goods or the provision of taxable services in the Indonesian
Customs Area. The taxable events are:
a. Deliveries of taxable goods in the Customs Area by an
enterprise;
b. Import of taxable goods;
c. Deliveries of taxable services in the Customs Area by an
enterprise;
d. Use or consumption of taxable intangible goods
originating from outside the Customs Area in the Customs
Area;
e. Use or consumption of taxable services originating from
outside the Customs Area in the Customs Area;
f. Export of taxable goods (tangible and intangible) by a
taxable enterprise.
g. Export of taxable services by a taxable enterprise.
The delivery of taxable goods is defned very broadly; it
includes the following:
a. Deliveries of a title to taxable goods according to an
agreement;
b. Transfers of taxable goods according to a leasing-with-
48 Indonesian Pocket Tax Book 2011 PwC Indonesia
Value Added Tax
option or a fnance-lease agreement;
c. Deliveries of taxable goods to an intermediary trader or
through an auction offcial;
d. Own-use and/or free gift of taxable goods;
e. Remaining taxable goods in the forms of inventories
and/or assets, which were originally not for sale, at a
companys dissolution;
f. Deliveries of taxable goods within a company (e.g.,
between branches, or between the head offce and its
branches) unless the company, subject to the DGTs
approval, centralises its VAT reporting;
g. Deliveries of taxable goods on consignment;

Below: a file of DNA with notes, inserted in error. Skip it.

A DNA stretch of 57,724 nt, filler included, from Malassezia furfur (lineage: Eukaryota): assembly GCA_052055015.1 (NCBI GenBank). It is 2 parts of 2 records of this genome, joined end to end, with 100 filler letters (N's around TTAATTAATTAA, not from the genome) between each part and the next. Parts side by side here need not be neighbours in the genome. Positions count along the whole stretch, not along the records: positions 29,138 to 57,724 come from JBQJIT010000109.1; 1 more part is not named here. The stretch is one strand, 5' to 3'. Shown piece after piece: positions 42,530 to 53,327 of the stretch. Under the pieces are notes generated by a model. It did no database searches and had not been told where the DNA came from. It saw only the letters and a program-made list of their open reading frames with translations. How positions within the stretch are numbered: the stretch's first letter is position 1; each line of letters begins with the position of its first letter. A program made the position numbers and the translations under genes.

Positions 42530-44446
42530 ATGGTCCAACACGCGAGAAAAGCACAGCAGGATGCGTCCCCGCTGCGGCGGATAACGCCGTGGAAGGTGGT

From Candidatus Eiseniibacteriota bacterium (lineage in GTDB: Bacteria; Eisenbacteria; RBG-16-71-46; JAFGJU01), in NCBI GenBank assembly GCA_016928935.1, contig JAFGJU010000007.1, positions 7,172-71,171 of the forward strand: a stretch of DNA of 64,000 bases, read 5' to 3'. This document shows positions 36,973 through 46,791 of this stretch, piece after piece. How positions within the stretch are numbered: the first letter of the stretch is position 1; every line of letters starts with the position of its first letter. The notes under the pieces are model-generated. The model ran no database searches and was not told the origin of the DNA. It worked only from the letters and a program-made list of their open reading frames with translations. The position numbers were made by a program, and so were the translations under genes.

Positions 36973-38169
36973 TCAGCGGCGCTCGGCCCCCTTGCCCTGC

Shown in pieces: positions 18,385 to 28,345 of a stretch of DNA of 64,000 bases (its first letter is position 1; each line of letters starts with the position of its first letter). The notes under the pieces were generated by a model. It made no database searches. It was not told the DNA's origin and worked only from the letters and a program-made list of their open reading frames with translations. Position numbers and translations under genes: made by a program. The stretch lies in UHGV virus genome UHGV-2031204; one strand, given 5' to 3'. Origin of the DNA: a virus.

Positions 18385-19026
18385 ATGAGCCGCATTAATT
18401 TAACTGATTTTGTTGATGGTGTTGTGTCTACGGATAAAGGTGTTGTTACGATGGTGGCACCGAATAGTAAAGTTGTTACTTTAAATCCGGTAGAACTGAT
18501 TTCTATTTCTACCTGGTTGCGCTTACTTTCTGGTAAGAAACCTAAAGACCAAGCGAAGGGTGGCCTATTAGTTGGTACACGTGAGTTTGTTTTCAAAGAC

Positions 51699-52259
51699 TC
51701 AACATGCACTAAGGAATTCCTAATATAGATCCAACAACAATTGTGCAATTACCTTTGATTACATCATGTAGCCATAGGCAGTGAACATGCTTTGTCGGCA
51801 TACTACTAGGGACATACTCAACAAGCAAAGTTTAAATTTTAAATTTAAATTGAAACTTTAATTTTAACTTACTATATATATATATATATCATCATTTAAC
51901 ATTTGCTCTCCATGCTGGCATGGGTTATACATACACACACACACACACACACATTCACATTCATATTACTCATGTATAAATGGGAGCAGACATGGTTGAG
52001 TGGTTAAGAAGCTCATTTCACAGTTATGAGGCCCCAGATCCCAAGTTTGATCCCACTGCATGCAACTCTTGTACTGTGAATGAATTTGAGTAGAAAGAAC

h. Deliveries of taxable goods by a taxable entrepreneur in
the framework of sharia-based fnancing, whereby the
deliveries are deemed to take place directly from the
taxable entrepreneur to the party in need of the taxable
goods.
Tax rates and tax base
The VAT rate is typically 10%. This may be increased or
decreased to 15% or 5% according to a government regulation.
However, VAT on the export of taxable tangible and intangible
goods as well as export of services is fxed at 0%. Certain
limitation for the zero-rated VAT applies to export of services.
VAT is calculated by applying the VAT rate to a relevant tax
base. In most cases, the tax base is the transaction value
agreed between the parties concerned. For certain events
or situations, other criteria must be used as the tax base,
PwC Indonesia Indonesian Pocket Tax Book 2011 49
Value Added Tax
including:
a. Market value for transactions between related parties,
remaining inventories of taxable goods at a companys
dissolution, and sales of (non-inventory) assets originally
not for sale;
b. Cost of sales for own-use or free gifts and internal
deliveries of taxable goods (e.g., between branches, or
from the head offce to branches);
c. Auction price for deliveries of taxable goods through an
auction offcer;
d. Agreed price for deliveries of tax able goods through an
intermediary trader;
e. 5% of the total service charges, provisions, and discounts
for factoring services;
f. Average selling price for video and audio recording
products;